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Some Gen Z Job Seekers Are Bringing Mom and Dad to Interviews, and It's Turning Off Employers, New Survey Finds More than half of the employers said young recruits struggled to make eye contact during the interview, and 50% said they asked for unreasonable compensation.

By Sawdah Bhaimiya

Key Takeaways

  • A survey found some employers favor older workers to avoid hiring recent college graduates.
  • Intelligent surveyed 800 managers, directors, and executives involved in hiring.
  • One in five of the employers said a college graduate showed up with a parent for a job interview.
Leland Bobbe/Getty Images
Some employers say young professionals are entitled and get offended too easily.

This article originally appeared on Business Insider.

Some employers said they'd be willing to offer older professionals more benefits and higher salaries to avoid hiring new college graduates, a recent survey found.

Intelligent, an online magazine focused on student life, commissioned a Pollfish survey of 800 managers, directors, and executives involved in hiring in the U.S. in December.

Thirty-nine percent of the employers who responded said they prefer to hire older job seekers over recent college graduates, in part, because young professionals don't make a good first impression in job interviews.

More than half of the employers said young recruits struggled to make eye contact during the interview, and 50% said they asked for unreasonable compensation. Almost half of the employers said a young job candidate showed up in inappropriate attire, and nearly 20% said a recent college grad had brought a parent to a job interview.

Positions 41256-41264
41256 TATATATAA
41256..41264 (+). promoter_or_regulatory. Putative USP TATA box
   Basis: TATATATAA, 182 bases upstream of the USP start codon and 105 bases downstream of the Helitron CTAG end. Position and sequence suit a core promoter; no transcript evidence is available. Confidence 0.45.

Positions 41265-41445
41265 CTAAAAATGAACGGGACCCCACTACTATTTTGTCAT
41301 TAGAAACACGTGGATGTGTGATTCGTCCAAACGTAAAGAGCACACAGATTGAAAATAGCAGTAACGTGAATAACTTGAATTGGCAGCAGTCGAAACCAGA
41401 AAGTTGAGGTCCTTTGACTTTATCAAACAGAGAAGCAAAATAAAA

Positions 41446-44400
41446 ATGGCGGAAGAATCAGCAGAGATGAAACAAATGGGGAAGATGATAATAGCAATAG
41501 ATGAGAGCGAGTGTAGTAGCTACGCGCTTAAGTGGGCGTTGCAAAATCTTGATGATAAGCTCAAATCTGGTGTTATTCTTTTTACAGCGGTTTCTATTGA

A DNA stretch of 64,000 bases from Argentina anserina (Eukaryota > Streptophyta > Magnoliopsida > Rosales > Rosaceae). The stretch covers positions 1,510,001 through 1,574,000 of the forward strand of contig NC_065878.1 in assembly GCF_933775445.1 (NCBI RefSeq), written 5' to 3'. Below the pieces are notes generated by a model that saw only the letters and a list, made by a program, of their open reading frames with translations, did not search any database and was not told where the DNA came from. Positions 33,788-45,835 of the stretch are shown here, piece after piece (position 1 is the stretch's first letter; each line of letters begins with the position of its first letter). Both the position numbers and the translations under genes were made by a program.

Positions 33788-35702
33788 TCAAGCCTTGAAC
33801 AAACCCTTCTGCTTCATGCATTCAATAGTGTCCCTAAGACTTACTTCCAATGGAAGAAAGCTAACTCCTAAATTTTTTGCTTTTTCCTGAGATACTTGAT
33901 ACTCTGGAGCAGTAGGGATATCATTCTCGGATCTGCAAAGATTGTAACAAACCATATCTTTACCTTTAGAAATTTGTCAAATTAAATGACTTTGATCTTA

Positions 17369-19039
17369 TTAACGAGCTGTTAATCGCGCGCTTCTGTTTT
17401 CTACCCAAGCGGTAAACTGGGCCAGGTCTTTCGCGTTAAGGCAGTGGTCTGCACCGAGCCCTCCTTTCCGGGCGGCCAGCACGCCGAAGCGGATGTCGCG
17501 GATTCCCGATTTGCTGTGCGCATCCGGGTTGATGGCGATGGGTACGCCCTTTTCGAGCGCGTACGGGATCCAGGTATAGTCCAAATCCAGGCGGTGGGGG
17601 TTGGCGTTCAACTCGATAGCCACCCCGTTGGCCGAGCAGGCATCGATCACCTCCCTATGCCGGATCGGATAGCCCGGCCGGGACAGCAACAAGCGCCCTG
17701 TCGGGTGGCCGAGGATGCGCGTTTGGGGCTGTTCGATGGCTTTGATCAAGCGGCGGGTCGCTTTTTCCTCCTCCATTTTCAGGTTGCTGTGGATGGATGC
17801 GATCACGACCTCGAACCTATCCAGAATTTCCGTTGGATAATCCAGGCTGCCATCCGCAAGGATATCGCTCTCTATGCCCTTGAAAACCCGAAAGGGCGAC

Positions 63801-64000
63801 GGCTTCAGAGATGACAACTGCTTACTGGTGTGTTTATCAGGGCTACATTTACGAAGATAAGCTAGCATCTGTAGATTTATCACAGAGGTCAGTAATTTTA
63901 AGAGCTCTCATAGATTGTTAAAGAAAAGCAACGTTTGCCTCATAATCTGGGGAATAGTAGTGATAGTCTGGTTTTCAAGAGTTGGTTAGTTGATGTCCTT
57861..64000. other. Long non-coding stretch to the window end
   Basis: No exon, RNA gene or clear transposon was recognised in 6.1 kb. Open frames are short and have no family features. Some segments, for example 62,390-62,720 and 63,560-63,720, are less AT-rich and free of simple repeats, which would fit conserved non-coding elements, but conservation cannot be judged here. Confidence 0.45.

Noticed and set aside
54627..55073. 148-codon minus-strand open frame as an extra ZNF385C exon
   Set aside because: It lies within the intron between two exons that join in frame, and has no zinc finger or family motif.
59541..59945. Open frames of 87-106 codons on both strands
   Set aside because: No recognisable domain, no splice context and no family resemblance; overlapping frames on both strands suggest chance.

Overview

Of the employers who said they prefer to hire older job seekers, 60% said they would be willing to offer more benefits to attract them, 59% said they would offer higher salaries, 48% said they would allow remote or hybrid-working opportunities, and 46% said they would be willing to hire overqualified candidates.

Young professionals also appear to have a reputation for being difficult to work with. Nearly two-thirds of employers said it was "very true" or "somewhat true" that recent college grads are "entitled," while 58% said it was very or somewhat true that they "get offended too easily."

Nearly 60% of bosses said it was very or somewhat true that recent grads are unprepared for the workforce, with more than half agreeing that young professionals "don't respond well to feedback" and have "poor communication skills."

As Gen Z has entered the workforce in increasing numbers in recent years, employers have expressed concerns about the younger generation's ability to adapt to corporate life.

PWC, Deloitte, and KPMG are among the major firms that have said Gen Z recruits who graduated during the pandemic struggle to exercise basic communication skills and office etiquette.

As a result, these companies have offered extra classes on soft skills such as how to send emails, what to wear to the office, and how to work in a team.

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